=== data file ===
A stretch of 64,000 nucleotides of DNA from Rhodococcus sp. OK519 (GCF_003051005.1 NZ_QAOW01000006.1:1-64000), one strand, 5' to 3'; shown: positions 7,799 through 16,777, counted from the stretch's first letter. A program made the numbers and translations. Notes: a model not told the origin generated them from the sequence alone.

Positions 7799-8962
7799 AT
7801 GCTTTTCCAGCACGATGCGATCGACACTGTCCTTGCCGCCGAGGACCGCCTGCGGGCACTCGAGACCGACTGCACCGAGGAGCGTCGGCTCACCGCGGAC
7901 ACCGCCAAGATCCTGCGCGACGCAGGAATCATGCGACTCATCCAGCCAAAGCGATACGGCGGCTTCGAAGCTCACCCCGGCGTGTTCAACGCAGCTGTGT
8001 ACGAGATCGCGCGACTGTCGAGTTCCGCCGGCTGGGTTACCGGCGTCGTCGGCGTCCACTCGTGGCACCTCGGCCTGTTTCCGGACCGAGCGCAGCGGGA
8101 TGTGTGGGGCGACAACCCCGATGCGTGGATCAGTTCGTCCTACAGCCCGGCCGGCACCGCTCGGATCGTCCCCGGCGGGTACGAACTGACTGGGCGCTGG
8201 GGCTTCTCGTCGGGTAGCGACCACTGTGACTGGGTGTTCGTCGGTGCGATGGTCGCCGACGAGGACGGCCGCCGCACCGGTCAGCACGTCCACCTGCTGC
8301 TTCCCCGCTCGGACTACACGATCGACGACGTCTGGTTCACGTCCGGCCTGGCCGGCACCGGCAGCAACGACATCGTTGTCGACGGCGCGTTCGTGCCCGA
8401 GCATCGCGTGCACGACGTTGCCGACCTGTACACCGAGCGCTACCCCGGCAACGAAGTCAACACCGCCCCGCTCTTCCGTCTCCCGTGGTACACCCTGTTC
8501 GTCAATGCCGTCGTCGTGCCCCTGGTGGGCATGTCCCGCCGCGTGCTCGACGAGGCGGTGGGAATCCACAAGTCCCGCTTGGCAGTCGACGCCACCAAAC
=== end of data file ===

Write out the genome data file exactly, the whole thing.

A stretch of 64,000 nucleotides of DNA from Rhodococcus sp. OK519 (GCF_003051005.1 NZ_QAOW01000006.1:1-64000), one strand, 5' to 3'; shown: positions 7,799 through 16,777, counted from the stretch's first letter. A program made the numbers and translations. Notes: a model not told the origin generated them from the sequence alone.

Positions 7799-8962
7799 AT
7801 GCTTTTCCAGCACGATGCGATCGACACTGTCCTTGCCGCCGAGGACCGCCTGCGGGCACTCGAGACCGACTGCACCGAGGAGCGTCGGCTCACCGCGGAC
7901 ACCGCCAAGATCCTGCGCGACGCAGGAATCATGCGACTCATCCAGCCAAAGCGATACGGCGGCTTCGAAGCTCACCCCGGCGTGTTCAACGCAGCTGTGT
8001 ACGAGATCGCGCGACTGTCGAGTTCCGCCGGCTGGGTTACCGGCGTCGTCGGCGTCCACTCGTGGCACCTCGGCCTGTTTCCGGACCGAGCGCAGCGGGA
8101 TGTGTGGGGCGACAACCCCGATGCGTGGATCAGTTCGTCCTACAGCCCGGCCGGCACCGCTCGGATCGTCCCCGGCGGGTACGAACTGACTGGGCGCTGG
8201 GGCTTCTCGTCGGGTAGCGACCACTGTGACTGGGTGTTCGTCGGTGCGATGGTCGCCGACGAGGACGGCCGCCGCACCGGTCAGCACGTCCACCTGCTGC
8301 TTCCCCGCTCGGACTACACGATCGACGACGTCTGGTTCACGTCCGGCCTGGCCGGCACCGGCAGCAACGACATCGTTGTCGACGGCGCGTTCGTGCCCGA
8401 GCATCGCGTGCACGACGTTGCCGACCTGTACACCGAGCGCTACCCCGGCAACGAAGTCAACACCGCCCCGCTCTTCCGTCTCCCGTGGTACACCCTGTTC
8501 GTCAATGCCGTCGTCGTGCCCCTGGTGGGCATGTCCCGCCGCGTGCTCGACGAGGCGGTGGGAATCCACAAGTCCCGCTTGGCAGTCGACGCCACCAAAC